While two of the three cigars I smoked were flawless in their construction and combustion, the third stick I smoked burned a little hot and unevenly, and was both flakey and wavy when it came to measuring its ash. Coincidentally, this cigar happened to be the one that I filmed for my review, which resulted in one facepalm after another taking place behind the scenes. 🤦‍♂️

That being said, the cigar still had a flawless draw (even when punched), and produced smoke that was a lavish, medium-full mixture of aromatics and exotic spice. Heat was never an issue with the first two cigars either, with both sticks maintaining a magnificent box-pressed ash that reached well over a third of the barrel's length at a time. 

Final Thoughts  

EP Carrillo "Allegiance" Review

If I had stuck with reviewing two of these cigars, instead of firing up a third, the EP Carrillo Allegiance would have likely landed 4.8/5 stars. Thus making it a clear leader for the best cigar I've smoked and reviewed during the 2023 calendar year. 

But for one reason or another fate urged me to spark a third stick. A cigar that not only performed poorly at times, but delivered flavors in portions of the barrel that were either seen earlier on, or far later in the other two sticks. This caused the cigar being smoked in my film review to taste a bit odd at times, with poorly timed (or missed) transitions leaving my palate feeling a bit confused.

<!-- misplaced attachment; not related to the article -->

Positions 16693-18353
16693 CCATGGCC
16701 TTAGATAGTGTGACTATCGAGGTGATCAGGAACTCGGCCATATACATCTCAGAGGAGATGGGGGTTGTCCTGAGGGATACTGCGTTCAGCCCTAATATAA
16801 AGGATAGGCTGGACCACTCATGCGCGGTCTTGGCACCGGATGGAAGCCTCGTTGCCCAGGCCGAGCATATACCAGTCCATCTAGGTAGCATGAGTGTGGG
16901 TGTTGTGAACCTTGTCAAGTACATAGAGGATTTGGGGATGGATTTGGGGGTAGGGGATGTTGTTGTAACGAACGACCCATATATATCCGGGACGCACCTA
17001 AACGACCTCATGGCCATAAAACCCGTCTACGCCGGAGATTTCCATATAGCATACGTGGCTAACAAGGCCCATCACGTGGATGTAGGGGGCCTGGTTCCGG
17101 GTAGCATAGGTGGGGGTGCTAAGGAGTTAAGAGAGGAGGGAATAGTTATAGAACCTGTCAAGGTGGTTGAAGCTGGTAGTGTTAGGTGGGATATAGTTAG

However, being that highly enjoyable tastes were present in all three cigars, with two of them delivering perfectly timed belts of flavor and flawless transitions at opportune times, I erred on the side of forgiveness and only deducted 0.2 points from the overall score.

This keeps EPC's Allegiance in the running for the best cigar of the year and earns it two thumbs up for being one of the more impressive Sumatran wrapped blends money can buy for under $20. A cigar that is worth buying by the box, if not by the crate.

EP Carrillo "Allegiance" Review

Stogie Specs


EP Carrillo "Allegiance"


Sumatra (Ecuador)






Oliva Cigars (Nicaragua)


6" x 52 "Toro" (box-pressed)



Pairing Drink

Iced Mocha